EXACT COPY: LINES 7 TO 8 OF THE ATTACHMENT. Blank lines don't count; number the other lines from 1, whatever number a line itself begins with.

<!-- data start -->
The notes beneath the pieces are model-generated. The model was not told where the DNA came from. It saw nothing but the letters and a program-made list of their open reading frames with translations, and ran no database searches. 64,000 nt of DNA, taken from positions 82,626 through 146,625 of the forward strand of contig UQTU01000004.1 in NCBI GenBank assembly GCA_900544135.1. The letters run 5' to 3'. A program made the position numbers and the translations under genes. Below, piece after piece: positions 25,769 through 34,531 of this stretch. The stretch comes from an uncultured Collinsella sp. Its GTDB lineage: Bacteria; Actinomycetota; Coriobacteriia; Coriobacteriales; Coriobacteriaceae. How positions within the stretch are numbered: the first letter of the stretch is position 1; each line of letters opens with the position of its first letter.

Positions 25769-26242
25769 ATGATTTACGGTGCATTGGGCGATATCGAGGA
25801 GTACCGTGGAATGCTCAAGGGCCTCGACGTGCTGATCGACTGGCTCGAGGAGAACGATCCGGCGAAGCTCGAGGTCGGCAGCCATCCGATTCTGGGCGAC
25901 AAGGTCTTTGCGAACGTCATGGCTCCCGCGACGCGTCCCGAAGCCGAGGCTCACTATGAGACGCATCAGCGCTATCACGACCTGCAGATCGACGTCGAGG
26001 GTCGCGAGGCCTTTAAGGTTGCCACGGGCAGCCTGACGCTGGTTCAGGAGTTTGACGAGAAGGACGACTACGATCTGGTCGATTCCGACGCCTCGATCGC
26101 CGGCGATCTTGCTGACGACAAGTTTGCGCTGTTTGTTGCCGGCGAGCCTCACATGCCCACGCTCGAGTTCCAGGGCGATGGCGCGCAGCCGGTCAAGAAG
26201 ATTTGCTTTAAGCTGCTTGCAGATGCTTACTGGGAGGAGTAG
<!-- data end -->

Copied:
26101 CGGCGATCTTGCTGACGACAAGTTTGCGCTGTTTGTTGCCGGCGAGCCTCACATGCCCACGCTCGAGTTCCAGGGCGATGGCGCGCAGCCGGTCAAGAAG
26201 ATTTGCTTTAAGCTGCTTGCAGATGCTTACTGGGAGGAGTAG